This marae wānanga (cultural spaces and forums) initiative assisted whānau to become better informed about suicide prevention which involved developing problem solving and conflict resolutions skills. Opportunities were also offered to learn the legislative processes regarding sudden death and bereaved whānau rights to information from the coroner. Strengthening cultural identity for the whānau and strengthening them as Māori were viewed valuable to include in a suicide prevention plan.
This initiative provided parents and caregivers within their communities with specific workshops and resources to recognise signs of self-harm and suicide ideation. Whānau learnt about the myths of suicide, what to say and how to be supportive to their whānau members.
This initiative supported whānau bereaved by suicide but seemingly whakamā (ashamed) to seek help. Workshops were offered to the Te Kupenga Net Trust community that utilised two Māori resources developed by the Trust. Taku Mapihi Maurea: a personal handbook aimed to provide tools for self-reflection; identifying and understanding feelings; identifying strengths and supports; identifying if help was required and where to find help. Wellness cards were offered to assist in the triage process for community groups, whānau and/or educational facilities to enable quick and accurate assessment of suicidality and thus recognise when to contact appropriate services. Te Kupenga Net Trust also sponsored two people to complete a National Certificate in Suicide Intervention (Level 6). The certificate was a six month programme offered by Anamata Private Training Establishment located in Whakatāne. A concert to raise awareness of community support available for whānau in distress was organised that promoted accessing help when needed
Ngāti Tahu-Ngāti Whaoa Rūnanga Trust seeks to improve the health of their people through providing health services by Māori for Māori. In addition, an Iwi Hauora Tribal health Plan to contribute to the wellness of their iwi members was developed in consultation with members. Specific training opportunities have also been offered to build cultural capability and capacity for Ngāti Tahu-Ngāti Whāo in terms of suicide prevention. Community and iwi collaborations are also being encouraged particularly with the local secondary school focused on providing activities that build confidence and discusses healthy choices for rangatahi as a means of suicide prevention.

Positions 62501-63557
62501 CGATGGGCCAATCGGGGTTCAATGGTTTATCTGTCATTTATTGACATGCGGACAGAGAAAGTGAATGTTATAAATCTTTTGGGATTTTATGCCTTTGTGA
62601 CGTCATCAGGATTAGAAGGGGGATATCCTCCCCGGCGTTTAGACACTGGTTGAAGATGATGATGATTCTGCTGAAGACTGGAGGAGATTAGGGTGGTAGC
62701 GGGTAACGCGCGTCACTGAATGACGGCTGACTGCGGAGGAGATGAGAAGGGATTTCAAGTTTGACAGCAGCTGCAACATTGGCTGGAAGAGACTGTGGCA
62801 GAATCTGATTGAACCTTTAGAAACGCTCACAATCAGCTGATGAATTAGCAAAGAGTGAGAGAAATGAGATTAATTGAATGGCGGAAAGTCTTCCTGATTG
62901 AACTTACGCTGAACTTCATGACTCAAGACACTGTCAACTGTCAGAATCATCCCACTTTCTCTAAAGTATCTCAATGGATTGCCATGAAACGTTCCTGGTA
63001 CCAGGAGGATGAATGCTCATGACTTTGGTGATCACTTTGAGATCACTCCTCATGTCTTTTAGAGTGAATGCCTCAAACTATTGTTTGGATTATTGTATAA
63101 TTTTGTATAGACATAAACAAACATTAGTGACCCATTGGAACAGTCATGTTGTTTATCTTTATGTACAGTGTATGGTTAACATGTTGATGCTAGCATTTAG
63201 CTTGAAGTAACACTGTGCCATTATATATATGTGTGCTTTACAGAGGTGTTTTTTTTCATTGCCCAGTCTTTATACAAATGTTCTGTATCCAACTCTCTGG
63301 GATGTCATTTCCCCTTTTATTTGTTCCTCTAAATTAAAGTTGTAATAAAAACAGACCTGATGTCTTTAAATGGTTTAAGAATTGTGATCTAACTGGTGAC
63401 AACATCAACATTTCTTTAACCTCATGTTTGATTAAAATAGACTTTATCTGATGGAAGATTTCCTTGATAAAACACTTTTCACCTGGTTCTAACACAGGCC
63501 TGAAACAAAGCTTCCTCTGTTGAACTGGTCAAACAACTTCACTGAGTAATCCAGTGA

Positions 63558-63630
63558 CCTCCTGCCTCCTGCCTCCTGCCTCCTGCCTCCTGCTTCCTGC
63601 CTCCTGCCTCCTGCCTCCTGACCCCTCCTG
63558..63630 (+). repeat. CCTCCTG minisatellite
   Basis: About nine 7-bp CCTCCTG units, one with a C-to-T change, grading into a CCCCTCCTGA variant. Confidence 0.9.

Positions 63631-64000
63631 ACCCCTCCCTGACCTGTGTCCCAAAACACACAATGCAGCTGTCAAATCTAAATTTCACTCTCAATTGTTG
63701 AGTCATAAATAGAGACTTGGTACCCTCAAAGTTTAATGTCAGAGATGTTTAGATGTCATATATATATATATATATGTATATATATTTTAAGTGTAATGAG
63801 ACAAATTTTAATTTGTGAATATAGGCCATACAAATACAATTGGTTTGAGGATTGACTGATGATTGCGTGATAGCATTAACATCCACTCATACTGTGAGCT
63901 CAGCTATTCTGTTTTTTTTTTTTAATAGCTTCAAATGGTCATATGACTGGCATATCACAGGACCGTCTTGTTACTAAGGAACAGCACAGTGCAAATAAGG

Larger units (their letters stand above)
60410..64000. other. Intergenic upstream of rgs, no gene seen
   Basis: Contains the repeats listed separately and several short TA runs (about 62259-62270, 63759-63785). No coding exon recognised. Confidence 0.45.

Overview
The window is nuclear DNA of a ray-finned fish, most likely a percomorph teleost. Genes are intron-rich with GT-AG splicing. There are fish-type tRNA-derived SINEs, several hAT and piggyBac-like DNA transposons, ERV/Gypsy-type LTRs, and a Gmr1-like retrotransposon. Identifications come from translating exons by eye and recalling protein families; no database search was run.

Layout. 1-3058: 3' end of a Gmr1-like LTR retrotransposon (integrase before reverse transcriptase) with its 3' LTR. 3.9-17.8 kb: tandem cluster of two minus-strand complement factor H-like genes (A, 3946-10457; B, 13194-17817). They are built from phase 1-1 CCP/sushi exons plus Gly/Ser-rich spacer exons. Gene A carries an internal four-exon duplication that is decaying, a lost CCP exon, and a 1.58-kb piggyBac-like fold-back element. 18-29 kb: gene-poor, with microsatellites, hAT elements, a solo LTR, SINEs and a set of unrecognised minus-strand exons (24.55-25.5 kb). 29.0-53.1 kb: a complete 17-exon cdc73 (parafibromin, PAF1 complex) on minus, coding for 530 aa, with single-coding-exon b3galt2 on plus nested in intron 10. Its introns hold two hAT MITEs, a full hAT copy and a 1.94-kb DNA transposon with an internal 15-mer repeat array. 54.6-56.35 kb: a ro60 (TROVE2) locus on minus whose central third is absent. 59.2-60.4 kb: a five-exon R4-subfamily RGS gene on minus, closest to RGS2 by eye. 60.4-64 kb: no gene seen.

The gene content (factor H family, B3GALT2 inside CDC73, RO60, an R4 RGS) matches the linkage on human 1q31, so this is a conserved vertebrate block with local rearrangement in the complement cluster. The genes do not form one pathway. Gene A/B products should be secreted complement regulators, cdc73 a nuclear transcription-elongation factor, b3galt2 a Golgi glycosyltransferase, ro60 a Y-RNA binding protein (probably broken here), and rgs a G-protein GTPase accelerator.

Tūwharetoa ki Kawerau Health Education and Social Services (Tūwharetoa ki Kawerau) is the lead organisation overseeing the development and implementation of the Kawerau Suicide Prevention Action Plan. The core goals being communication, collaboration, education, coordination and whānau participation. The focus of the Tūwharetoa ki Kawerau initiative has been to capture stories of whānau bereaved by suicide providing a resource that identifies support structures and processes. A regional conference provided the attendees with an opportunity to listen and to share their stories as survivors that provided a supportive network. Marae based wānanga were also offered to rangatahi addressing issues such as wellbeing, connectedness and belonging.
Te Rongo Toi Uru Arts Collective under the umbrella of Matahiwi Marae completed this project. Six Māori artists were commissioned to develop five pieces of artwork, to raise awareness of suicide and promote suicide prevention. The artworks were displayed in a gallery for the public and were also used in a poster art campaign which were distributed to schools, community groups, organisations and used as part of local activities/initiatives that were happening during Mental Health Awareness Week and to raise suicide prevention. The artists completed suicide awareness training and explored suicide facts and information to gain inspiration.
Best Care identified that within Mid Central District Health Board it is the small rural communities that most lack the capacity, resources and support when it comes to talking about issues such as suicide, supporting tāngata whaiora (health consumers) who are suicidal, responding as a community when suicide occurs and then supporting whānau in the post-vention phase. For this reason, Whakapai Hauora wanted to focus on working with the communities of Dannevirke, Foxton and Shannon. Haumaru groups were set up by Whakapai Hauora in Foxton and Shannon to work with the communities to reduce the stigma and discrimination around suicide by raising the level of suicide awareness with health promotion and education.